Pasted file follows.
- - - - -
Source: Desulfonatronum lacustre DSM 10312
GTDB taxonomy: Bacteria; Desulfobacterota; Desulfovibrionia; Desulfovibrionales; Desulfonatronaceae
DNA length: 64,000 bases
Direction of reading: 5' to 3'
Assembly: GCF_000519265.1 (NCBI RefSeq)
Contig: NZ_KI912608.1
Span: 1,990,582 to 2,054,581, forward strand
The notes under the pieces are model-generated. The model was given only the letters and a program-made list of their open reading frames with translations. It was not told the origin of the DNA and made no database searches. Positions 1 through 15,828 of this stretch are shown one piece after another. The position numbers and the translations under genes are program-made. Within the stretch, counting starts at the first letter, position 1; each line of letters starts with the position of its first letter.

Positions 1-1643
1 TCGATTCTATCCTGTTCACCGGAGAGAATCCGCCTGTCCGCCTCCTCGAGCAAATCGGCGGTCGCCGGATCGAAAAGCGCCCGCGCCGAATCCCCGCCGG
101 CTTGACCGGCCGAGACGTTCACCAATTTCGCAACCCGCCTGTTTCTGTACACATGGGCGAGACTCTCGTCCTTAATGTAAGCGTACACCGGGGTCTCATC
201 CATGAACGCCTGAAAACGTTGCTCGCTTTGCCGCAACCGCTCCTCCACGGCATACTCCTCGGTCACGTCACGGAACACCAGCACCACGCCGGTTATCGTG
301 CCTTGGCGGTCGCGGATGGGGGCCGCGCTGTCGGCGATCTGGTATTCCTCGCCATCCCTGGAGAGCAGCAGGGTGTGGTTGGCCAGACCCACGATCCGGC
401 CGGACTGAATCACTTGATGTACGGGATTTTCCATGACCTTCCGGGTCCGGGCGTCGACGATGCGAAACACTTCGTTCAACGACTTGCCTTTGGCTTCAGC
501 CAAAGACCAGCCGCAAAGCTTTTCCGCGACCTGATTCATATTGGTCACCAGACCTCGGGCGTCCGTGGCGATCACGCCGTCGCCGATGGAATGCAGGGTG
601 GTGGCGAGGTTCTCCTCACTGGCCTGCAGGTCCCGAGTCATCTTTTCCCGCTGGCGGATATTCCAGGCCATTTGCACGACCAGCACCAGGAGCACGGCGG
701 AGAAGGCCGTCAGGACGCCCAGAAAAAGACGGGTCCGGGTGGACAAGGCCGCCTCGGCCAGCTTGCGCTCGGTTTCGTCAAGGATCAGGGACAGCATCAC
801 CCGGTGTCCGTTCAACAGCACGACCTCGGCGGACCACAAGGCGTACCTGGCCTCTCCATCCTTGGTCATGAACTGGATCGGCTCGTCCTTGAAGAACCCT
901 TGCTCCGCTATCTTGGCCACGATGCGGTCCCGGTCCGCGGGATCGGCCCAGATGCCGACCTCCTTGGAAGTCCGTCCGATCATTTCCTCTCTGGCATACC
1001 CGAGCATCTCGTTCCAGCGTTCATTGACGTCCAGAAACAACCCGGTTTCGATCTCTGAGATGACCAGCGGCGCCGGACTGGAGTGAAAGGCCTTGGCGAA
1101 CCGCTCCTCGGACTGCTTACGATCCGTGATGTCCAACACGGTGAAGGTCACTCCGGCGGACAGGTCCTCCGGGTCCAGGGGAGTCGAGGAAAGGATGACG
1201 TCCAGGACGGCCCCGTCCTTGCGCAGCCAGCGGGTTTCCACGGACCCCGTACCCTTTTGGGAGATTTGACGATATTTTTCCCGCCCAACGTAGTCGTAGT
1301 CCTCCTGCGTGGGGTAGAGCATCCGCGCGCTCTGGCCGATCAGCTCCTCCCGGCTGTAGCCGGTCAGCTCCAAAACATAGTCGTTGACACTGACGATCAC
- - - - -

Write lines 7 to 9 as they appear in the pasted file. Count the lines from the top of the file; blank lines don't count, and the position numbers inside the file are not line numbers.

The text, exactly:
Span: 1,990,582 to 2,054,581, forward strand
The notes under the pieces are model-generated. The model was given only the letters and a program-made list of their open reading frames with translations. It was not told the origin of the DNA and made no database searches. Positions 1 through 15,828 of this stretch are shown one piece after another. The position numbers and the translations under genes are program-made. Within the stretch, counting starts at the first letter, position 1; each line of letters starts with the position of its first letter.

Positions 1-1643